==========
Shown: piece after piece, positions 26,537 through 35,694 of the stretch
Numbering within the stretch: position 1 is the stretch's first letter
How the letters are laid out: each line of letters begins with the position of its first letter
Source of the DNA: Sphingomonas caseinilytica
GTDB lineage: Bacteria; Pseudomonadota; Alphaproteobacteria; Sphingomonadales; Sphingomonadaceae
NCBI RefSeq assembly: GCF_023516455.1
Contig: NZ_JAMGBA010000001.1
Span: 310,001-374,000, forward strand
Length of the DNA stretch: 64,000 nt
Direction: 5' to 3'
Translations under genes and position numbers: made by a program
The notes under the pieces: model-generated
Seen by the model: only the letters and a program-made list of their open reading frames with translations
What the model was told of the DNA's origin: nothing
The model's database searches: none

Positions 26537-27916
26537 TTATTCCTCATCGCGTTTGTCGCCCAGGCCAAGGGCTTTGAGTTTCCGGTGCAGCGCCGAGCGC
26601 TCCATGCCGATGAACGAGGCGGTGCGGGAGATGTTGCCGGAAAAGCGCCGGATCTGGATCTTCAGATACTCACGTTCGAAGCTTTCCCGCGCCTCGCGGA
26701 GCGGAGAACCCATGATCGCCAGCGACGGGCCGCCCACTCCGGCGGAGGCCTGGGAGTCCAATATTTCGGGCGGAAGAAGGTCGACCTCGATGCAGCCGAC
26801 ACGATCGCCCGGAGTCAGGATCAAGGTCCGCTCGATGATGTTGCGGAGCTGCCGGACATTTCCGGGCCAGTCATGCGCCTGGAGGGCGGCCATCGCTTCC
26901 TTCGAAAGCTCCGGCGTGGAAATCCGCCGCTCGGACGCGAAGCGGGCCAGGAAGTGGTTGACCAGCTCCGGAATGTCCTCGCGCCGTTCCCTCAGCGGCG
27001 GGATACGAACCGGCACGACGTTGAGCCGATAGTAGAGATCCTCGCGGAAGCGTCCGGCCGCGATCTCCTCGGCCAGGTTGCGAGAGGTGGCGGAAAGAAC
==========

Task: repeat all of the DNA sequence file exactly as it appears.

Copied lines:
Shown: piece after piece, positions 26,537 through 35,694 of the stretch
Numbering within the stretch: position 1 is the stretch's first letter
How the letters are laid out: each line of letters begins with the position of its first letter
Source of the DNA: Sphingomonas caseinilytica
GTDB lineage: Bacteria; Pseudomonadota; Alphaproteobacteria; Sphingomonadales; Sphingomonadaceae
NCBI RefSeq assembly: GCF_023516455.1
Contig: NZ_JAMGBA010000001.1
Span: 310,001-374,000, forward strand
Length of the DNA stretch: 64,000 nt
Direction: 5' to 3'
Translations under genes and position numbers: made by a program
The notes under the pieces: model-generated
Seen by the model: only the letters and a program-made list of their open reading frames with translations
What the model was told of the DNA's origin: nothing
The model's database searches: none

Positions 26537-27916
26537 TTATTCCTCATCGCGTTTGTCGCCCAGGCCAAGGGCTTTGAGTTTCCGGTGCAGCGCCGAGCGC
26601 TCCATGCCGATGAACGAGGCGGTGCGGGAGATGTTGCCGGAAAAGCGCCGGATCTGGATCTTCAGATACTCACGTTCGAAGCTTTCCCGCGCCTCGCGGA
26701 GCGGAGAACCCATGATCGCCAGCGACGGGCCGCCCACTCCGGCGGAGGCCTGGGAGTCCAATATTTCGGGCGGAAGAAGGTCGACCTCGATGCAGCCGAC
26801 ACGATCGCCCGGAGTCAGGATCAAGGTCCGCTCGATGATGTTGCGGAGCTGCCGGACATTTCCGGGCCAGTCATGCGCCTGGAGGGCGGCCATCGCTTCC
26901 TTCGAAAGCTCCGGCGTGGAAATCCGCCGCTCGGACGCGAAGCGGGCCAGGAAGTGGTTGACCAGCTCCGGAATGTCCTCGCGCCGTTCCCTCAGCGGCG
27001 GGATACGAACCGGCACGACGTTGAGCCGATAGTAGAGATCCTCGCGGAAGCGTCCGGCCGCGATCTCCTCGGCCAGGTTGCGAGAGGTGGCGGAAAGAAC